As explored in previous chapters, rethinking the way cities are built to promote healthy and sustainable living is now a multi-sector pursuit. For public health, this has been fuelled by global concerns about rising levels of physical inactivity, sedentary behaviour, and obesity and their impact on major chronic diseases. However, the interventions required to address these major public health challenges (i.e., the creation of compact, pedestrian friendly accessible, attractive, safe and convivial neighbourhoods served by high quality public transport) will also help address other pressing global issues including managing population growth, climate change, and future proofing against declining oil supplies (Giles-Corti, Foster et al. 2010).
Low-density, car-dependent communities are increasingly being shown to be detrimental to both human health and the environment. Communities such as this discourage physical activity while increasing sedentary behaviour, vehicle miles travelled and air pollution. As a result, built environment features that create urban sprawl are risk factors for preventable and now highly prevalent chronic diseases, the prevention of which represents the major public health challenge of the 21st century globally. Nevertheless, creating communities that support active living will produce ‘co-benefits’ across multiple sectors.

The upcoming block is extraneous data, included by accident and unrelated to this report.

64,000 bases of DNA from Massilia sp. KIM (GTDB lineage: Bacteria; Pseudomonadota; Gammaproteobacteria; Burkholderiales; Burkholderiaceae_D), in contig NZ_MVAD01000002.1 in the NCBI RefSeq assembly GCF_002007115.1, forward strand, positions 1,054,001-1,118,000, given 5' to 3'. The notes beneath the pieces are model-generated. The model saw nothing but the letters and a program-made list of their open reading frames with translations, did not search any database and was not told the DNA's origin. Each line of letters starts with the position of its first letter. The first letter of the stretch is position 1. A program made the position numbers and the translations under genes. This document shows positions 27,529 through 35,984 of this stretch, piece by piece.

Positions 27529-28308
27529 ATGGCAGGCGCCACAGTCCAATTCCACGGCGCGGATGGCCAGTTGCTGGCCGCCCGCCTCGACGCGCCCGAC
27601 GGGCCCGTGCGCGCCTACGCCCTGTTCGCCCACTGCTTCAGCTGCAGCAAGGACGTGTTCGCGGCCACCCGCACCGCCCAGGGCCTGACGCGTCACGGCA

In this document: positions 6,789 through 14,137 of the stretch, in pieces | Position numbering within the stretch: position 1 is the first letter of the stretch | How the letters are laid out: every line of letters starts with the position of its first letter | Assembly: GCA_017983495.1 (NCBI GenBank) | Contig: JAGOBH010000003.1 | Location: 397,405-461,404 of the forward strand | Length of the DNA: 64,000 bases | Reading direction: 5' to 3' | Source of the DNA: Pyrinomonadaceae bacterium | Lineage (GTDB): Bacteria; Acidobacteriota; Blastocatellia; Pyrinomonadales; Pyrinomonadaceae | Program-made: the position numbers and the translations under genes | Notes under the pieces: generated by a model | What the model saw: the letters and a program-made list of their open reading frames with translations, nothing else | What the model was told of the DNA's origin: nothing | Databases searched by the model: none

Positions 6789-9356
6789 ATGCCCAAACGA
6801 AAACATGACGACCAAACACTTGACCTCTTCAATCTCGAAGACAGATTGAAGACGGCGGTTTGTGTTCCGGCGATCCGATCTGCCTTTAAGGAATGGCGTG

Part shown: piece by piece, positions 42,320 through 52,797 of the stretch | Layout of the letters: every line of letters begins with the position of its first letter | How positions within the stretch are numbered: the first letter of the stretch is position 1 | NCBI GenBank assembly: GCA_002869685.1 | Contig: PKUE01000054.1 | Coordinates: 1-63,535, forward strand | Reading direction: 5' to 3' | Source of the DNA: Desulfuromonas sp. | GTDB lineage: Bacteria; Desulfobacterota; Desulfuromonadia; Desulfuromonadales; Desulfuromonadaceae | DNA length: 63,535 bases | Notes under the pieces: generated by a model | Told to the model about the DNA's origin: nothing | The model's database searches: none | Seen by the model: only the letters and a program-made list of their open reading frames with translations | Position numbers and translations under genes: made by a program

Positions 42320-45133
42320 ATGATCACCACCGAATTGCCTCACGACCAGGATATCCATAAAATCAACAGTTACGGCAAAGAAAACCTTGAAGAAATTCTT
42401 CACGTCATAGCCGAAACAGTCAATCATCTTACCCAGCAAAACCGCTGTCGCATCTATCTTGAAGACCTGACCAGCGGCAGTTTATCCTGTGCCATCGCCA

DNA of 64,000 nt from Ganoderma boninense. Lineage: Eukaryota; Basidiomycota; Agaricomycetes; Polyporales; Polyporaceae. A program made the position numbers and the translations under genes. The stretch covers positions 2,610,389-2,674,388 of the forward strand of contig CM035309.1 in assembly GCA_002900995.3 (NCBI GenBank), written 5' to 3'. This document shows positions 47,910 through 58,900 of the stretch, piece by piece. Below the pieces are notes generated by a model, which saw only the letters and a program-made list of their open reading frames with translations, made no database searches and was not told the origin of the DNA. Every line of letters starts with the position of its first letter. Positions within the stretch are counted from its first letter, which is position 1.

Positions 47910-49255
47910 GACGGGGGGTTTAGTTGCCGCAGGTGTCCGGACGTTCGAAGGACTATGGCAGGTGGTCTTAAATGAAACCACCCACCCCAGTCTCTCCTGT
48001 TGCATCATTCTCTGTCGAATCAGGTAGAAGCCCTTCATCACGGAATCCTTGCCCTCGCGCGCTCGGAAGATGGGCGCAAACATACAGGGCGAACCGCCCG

The idea that city design impacts the health and wellbeing of residents is not new. The mass movement of people to cities in the 19th century spurred the first Public Health Act in the United Kingdom (UK), which successfully reduced infectious and respiratory diseases associated with crowding, poor sanitation and water quality, and exposure to pollution. Today, access to sanitation, clean water and safe affordable housing remain the building blocks of healthy urban development. In the 21st century, urban planning is not simply a vehicle for preventing infectious and respiratory diseases, but also a viable means of tackling major chronic diseases, with a particular emphasis on facilitating residents to be physically active: indeed physical activity is a ‘magic bullet’ for reducing the risk of major chronic diseases plaguing health systems. Hence, urban planning’s efforts in this area cannot be underestimated.
This chapter explores the relationship between ‘place’ and physical activity. It begins by providing a rationale for why planners should prioritise neighbourhood designs that encourage residents to be physically active. It then reviews the evidence on community design features associated with various types of physical activity, before considering the implications for the planning of neighbourhoods. The question we hear you asking is ‘could this really work’? To answer this question, we present a case study on the implementation and evaluation of a state government’s planning policy in Western Australia. Finally, we offer some final thoughts to highlight the importance of your work as planners and creators of healthy urban developments.